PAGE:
This position is offered in the context of a research project on the creation of Mozi or Yang Zhu from “heretics” into “philosophers.” We are looking for a young MA student in Sinology, Chinese studies, or Chinese philosophy willing to study an epoch in this creation. One’s research focus should be on one of the two figures in one (or more) epochs of the candidate’s choice. For more details, see this attached document.
Prof. Tongdong Bai of Fudan writes:
Fudan University has instituted a Fudan Fellow Program. It accepts both full-time students as well as full-time scholars. There are two types of fellows: Fudan Senior Fellows for Professors and Associate Professors and Fudan Fellows for Assistant Professors, post-docs and students. For a flyer that contains more information about the program, see here.
The John Templeton Foundation invites applications for its Academic Cross-Training (ACT) Fellowship program beginning November 14, 2016, with fellowships to begin Fall 2018. The ACT Fellowship program is intended to equip recently tenured philosophers and theologians with the skills and knowledge needed to study Big Questions that require substantive and high-level engagement with empirical science. More details are here.
Princeton University is pleased to announce the call for applications to the Fung Global Fellows Program at the Princeton Institute for International and Regional Studies (PIIRS). … Fellowships are awarded to scholars employed outside the United States who are expected to return to their positions, who have demonstrated outstanding scholarly achievement and exhibit unusual intellectual promise, but who are still early in their careers.
During the academic year 2017-18, the program theme will be “The Culture and Politics of Resentment.”
NEW DEADLINE: Applications are due on November 21, 2016 (11:59 p.m. EST).
The ACLS has announced their Fall 2016 funding opportunities, many of which may be applicable to work in Chinese or comparative philosophy; see here. Bear in mind that the Munro Fund can be used to support successful applicants whose projects are related to Chinese philosophy, though these grants are still extremely competitive.
The Research Group in Buddhist Philosophy at the National Chengchi University (NCCU) is pleased to invite applications for a postdoctoral research fellowship. The term of the appointment is February 1, 2017, to July 31, 2018. The Fellowship is intended to foster the academic careers of recent Ph.D. whose area of research is Chinese Buddhist philosophy, Buddhist Texts in Chinese Translation or Master Sheng Yen’s thought. Fellow is expected to work together with the faculty members at NCCU, and to offer one undergraduate course. Website http://thinker.nccu.edu.tw/news/news.php?Sn=1463
The 2-week Visiting Programs organized by the Research Centre for Chinese Philosophy and Culture at the Department of Philosophy of The Chinese University of Hong Kong are now open for application.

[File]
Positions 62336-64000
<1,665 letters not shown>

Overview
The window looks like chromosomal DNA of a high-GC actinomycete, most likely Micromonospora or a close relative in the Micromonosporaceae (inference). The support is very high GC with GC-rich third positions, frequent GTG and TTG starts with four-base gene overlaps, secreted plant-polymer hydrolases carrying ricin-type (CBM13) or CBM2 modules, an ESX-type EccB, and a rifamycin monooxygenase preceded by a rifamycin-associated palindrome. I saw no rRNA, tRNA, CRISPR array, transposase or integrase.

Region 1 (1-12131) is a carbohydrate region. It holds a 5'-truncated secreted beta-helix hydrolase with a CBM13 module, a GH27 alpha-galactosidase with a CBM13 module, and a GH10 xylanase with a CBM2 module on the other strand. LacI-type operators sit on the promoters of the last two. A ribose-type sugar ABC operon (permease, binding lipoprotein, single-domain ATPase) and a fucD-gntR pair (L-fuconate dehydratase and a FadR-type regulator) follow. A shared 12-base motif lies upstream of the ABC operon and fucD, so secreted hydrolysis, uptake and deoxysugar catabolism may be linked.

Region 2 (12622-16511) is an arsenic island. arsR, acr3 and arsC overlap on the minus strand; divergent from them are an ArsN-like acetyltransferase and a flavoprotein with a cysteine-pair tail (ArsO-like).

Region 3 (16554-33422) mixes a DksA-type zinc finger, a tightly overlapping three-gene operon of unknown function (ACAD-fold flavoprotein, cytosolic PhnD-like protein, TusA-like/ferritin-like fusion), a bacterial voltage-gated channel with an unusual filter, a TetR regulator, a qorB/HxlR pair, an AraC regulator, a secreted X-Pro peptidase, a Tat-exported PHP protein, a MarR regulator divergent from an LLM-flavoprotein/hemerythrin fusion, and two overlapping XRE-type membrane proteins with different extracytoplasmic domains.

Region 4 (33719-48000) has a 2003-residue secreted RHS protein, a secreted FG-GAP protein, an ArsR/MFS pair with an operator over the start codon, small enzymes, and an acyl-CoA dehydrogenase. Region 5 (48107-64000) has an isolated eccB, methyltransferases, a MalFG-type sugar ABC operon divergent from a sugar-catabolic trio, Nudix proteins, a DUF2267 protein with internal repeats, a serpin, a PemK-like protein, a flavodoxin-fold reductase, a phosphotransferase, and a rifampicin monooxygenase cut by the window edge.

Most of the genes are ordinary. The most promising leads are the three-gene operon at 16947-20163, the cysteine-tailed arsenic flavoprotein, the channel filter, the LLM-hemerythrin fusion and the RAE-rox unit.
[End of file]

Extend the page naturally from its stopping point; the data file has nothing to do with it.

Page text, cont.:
In order to promote exchanges with scholars from around the world, the Research Centre for Chinese Philosophy and Culture has established several exchange programs to provide financial assistance for visiting scholars to conduct research and participate in academic activities organized by the Centre.
John Makeham, now Chair and Director, China Studies Research Centre, La Trobe University, passes on this information:
The China Studies Research Centre at La Trobe University is seeking Expressions of Interest from potential applicants for one of several three-year PhD scholarships for research in the field of Chinese intellectual history. Dissertation topics focussing on modern Confucian and Buddhist thought are particularly encouraged. International applicants will be eligible for a fee waiver as well as a stipend.
Expressions of Interest, which should include a full CV and a thesis proposal of no more than 3 pages, should be sent to: CSRC@latrobe.edu.au
I have recently learned about the “Greater China Summer Workshop Program in Chinese Studies” to be held this summer in Hong Kong, Taiwan, and Beijing, organized and sponsored by the Sinological Development Charitable Foundation. Information on the Foundation and its goals, as well as about the program, are available on its website, here. The program aims to introduce Chinese Studies (focusing on Early Confucianism and the Hundred Schools; Buddhism and Daoism; and Neo-Confucianism). There are a limited number of Sponsorships (full financial support) available, plus a self-pay option. The application deadline is April 1, 2016.
With the support of the John Templeton Foundation, and subject to a final grant agreement, the University of Connecticut’s Humanities Institute announces a funding proposal competition of $2 million dollars to support interdisciplinary research projects on intellectual humility and its role in promoting meaningful public discourse. The deadline for letters of intent is May 1st 2016.
Topical areas of focus include both the barriers that prevent people from engaging in constructive, reason-based dialogue, conducted with intellectual humility, regarding culturally divisive issues, as well as scalable models or other interventions that may be effective or ineffective in promoting this sort of talk.
In addition, applications are being accepted for both residential and non-residential fellowships for work relevant to the project’s aims. The deadline for residential fellowship applications is April 15th 2016; non-residential fellowship applications will be considered on a rolling basis.
Full details can be found at: http://publicdiscourseproject.uconn.edu/.